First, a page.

motion which challenged the con-
stitutionality of a program man-
date related to the House Commit-
tee on Un-American Activities.
Delegates were asked, "Do you be-
lieve that the proposed mandate is
unconstitutional" on the basis of
Article X of NSA's constitution.
Article X states that "No body
acting on behalf of USNSA shall
participate in sectarian religious
activities or partisan political ac-
tivities; they shall not take part in
activity which doesnot affect stu-
dents in their role as students. No
substantial part of the activities
of the national and regional bodies
of USNSA shall be devoted to car-
rying on propaganda or otherwise
attempting to influence legisla-
tion."
TIS constitutional question
was settled three years ago in a
marathon 12-hour debate on
whether or not the 13th NSC
should adopt anmotion on nuclear
disarmament. It was hammered
shut at the 1960 Congress on the
question of NSA support for the
Southern sit-ins and the passage
of a basic policy declaration on
"The Student and the Total Com-
munity." The conservatives rised
it again several times during the
Congress, but were soundly re-
pulsed each time.
The constitutionality of the
HUAC mandate was upheld, al-
though the petition idea was
scrapped for fear that it would
not be successful and thus injure
NSA's prestige.
The only break in consistency
came when Finke abstained on the
nuclear testing motion which con-
demned all nations which have ex-
ploded or contemplate testing of
nuclear weapon devices. He said
he agreed "in principle" with the
resolution, but felt that NSA had
no business taking formal action
on such a subject.
Ross, Miss Jeffrey, Abrams, Miss
Norton, Miss Skiles and Olinick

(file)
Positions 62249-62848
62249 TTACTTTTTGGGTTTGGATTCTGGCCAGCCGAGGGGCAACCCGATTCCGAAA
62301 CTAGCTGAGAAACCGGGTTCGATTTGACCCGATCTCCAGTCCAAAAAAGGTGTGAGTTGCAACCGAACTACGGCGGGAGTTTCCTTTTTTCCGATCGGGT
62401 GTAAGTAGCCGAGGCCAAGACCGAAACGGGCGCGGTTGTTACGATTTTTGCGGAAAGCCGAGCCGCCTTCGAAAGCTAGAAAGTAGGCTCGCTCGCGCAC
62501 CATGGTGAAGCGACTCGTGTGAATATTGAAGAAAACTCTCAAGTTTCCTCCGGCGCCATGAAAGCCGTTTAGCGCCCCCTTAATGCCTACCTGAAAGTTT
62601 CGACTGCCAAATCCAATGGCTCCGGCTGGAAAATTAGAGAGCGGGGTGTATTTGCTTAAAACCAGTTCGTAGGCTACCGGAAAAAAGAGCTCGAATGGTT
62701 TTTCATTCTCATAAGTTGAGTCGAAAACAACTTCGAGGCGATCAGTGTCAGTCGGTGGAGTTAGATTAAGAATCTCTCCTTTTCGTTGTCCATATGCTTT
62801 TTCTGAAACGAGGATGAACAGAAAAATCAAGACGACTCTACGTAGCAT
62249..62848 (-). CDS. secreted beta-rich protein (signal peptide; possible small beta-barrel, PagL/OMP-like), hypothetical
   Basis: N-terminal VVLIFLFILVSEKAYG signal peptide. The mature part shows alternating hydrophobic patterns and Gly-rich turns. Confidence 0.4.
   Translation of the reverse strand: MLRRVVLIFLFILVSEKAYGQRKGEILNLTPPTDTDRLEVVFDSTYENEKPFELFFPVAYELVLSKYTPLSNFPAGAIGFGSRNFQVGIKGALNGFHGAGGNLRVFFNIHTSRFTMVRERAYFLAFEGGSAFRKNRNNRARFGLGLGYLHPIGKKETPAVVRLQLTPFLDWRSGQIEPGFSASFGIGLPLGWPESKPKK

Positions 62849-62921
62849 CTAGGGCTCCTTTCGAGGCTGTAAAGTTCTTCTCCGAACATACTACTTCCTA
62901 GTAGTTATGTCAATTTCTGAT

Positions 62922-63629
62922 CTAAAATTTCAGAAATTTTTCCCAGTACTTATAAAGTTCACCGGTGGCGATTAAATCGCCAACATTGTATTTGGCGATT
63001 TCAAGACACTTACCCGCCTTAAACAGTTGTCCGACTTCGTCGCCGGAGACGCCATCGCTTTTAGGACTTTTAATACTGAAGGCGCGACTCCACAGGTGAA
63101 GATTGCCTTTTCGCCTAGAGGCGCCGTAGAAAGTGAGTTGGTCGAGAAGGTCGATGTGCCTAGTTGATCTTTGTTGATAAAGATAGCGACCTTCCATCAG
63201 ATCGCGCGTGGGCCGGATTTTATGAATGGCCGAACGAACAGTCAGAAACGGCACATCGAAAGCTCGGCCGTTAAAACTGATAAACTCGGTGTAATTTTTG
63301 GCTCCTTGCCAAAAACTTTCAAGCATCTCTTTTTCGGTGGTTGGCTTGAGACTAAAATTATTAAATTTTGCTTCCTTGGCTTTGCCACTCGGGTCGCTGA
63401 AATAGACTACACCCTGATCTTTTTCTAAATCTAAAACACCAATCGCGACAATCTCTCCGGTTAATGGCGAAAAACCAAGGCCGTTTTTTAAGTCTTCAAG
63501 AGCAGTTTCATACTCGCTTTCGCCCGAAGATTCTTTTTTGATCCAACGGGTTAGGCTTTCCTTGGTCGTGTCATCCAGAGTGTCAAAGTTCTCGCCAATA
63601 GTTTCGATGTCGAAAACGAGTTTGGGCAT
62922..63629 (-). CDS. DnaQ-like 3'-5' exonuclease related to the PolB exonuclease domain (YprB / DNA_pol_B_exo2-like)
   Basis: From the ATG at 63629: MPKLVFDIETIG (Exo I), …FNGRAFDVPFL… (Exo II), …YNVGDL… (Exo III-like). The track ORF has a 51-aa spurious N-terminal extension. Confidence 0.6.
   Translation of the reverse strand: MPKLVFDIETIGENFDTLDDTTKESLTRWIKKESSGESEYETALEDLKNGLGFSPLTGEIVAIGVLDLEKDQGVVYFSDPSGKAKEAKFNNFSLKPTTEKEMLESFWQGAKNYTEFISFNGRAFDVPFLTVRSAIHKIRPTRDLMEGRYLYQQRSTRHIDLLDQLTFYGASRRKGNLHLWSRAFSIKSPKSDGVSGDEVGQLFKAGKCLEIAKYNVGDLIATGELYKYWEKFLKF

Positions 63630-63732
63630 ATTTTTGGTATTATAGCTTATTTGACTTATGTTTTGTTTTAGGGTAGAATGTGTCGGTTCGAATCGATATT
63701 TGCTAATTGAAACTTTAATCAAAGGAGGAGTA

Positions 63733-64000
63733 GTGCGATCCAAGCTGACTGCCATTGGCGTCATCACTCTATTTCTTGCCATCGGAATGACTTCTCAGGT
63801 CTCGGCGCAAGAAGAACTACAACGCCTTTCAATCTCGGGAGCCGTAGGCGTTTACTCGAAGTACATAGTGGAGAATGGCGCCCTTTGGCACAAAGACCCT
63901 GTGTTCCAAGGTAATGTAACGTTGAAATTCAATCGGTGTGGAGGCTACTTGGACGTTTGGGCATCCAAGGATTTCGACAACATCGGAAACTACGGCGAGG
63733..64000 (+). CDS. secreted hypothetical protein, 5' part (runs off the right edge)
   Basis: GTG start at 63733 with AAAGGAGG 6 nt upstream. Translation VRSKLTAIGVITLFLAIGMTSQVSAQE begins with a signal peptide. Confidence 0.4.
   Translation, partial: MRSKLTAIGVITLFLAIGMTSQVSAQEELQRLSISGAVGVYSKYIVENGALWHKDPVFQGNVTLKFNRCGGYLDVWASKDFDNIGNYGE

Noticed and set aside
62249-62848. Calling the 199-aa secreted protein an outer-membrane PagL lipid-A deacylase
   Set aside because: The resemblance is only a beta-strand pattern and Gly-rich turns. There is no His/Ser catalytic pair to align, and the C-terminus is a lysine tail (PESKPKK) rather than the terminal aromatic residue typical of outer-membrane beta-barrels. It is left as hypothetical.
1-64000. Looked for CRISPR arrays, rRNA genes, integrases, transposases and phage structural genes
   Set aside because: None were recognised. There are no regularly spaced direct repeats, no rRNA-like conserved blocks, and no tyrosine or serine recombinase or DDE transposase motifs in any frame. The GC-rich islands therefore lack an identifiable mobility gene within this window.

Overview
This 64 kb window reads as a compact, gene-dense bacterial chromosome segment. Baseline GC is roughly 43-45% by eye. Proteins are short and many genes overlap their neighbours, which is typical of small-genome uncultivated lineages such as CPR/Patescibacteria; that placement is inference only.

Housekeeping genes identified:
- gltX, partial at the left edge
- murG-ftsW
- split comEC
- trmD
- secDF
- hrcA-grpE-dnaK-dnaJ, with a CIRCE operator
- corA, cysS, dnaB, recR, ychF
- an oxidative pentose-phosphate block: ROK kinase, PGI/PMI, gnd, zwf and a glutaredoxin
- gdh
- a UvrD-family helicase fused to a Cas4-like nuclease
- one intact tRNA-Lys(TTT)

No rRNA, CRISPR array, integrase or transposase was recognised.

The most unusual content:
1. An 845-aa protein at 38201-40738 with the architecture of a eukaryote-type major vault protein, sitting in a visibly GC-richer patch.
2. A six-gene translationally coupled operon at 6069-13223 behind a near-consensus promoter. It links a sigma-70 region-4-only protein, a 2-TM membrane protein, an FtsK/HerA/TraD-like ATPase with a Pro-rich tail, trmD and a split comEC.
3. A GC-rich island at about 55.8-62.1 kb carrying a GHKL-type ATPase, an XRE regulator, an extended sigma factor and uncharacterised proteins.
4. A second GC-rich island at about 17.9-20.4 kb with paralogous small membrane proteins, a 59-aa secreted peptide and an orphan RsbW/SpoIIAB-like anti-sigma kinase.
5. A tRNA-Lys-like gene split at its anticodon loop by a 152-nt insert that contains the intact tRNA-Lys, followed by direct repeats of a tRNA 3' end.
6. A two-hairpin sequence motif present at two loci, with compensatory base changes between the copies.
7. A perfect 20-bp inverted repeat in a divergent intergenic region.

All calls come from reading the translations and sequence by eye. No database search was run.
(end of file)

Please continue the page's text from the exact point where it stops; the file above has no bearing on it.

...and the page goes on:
also voted a straight ticket.
In other votes not presented
here, the consistency continued ex-
cept on one or two constitutional
amendments.
BRIEFLY the issugs reported in
the voting record are these:
Constitutionality of HUAC Man-
date - this was an additioi to
NSA's resolution calling for the
abolition of HUAC. It asked that
the national staff initiate a peti-
tion to Congress embodying the
gist of the NSA resolution.
Due Process - A basic policy
declaration (standing and funda-
mental policy needing two-thirds
vote for adoption or alteration)
outlining minimum guarantees for
justice in student disciplinary
cases.
Higher Education and the Cold
War - a basic policy declaration
decrying the functional link be-
tween East-West tensions and
their debilitating effect on univer-

ca
ml

C
0.
p

Through Student Values," this
proposed Basic Policy Declaration
failed toachieve the necessary
two-thirds vote on the plenary
floor. It stressed the notion that
the academic program must de-
velop the civic responsibility as an
"intellectual proposition."
Nuclear Testing - Condemned
tests by Russia, the United States
and other powers.
Cunningham Amendment-This
motion called for the defeat of an
amendment to the Postal Revision
Act of 1961 which would prohibit
the dissemination of mail matter
classified as Communist political
propaganda.
* * *
COUNCIL members failed at the
start to realize the responsibilities
of assuming delegate status to the
Congress. They should have
pledged in the spring that as a
start they would attend the whole
Congress or accepted a post as al-
ternate or observer. Several Coun-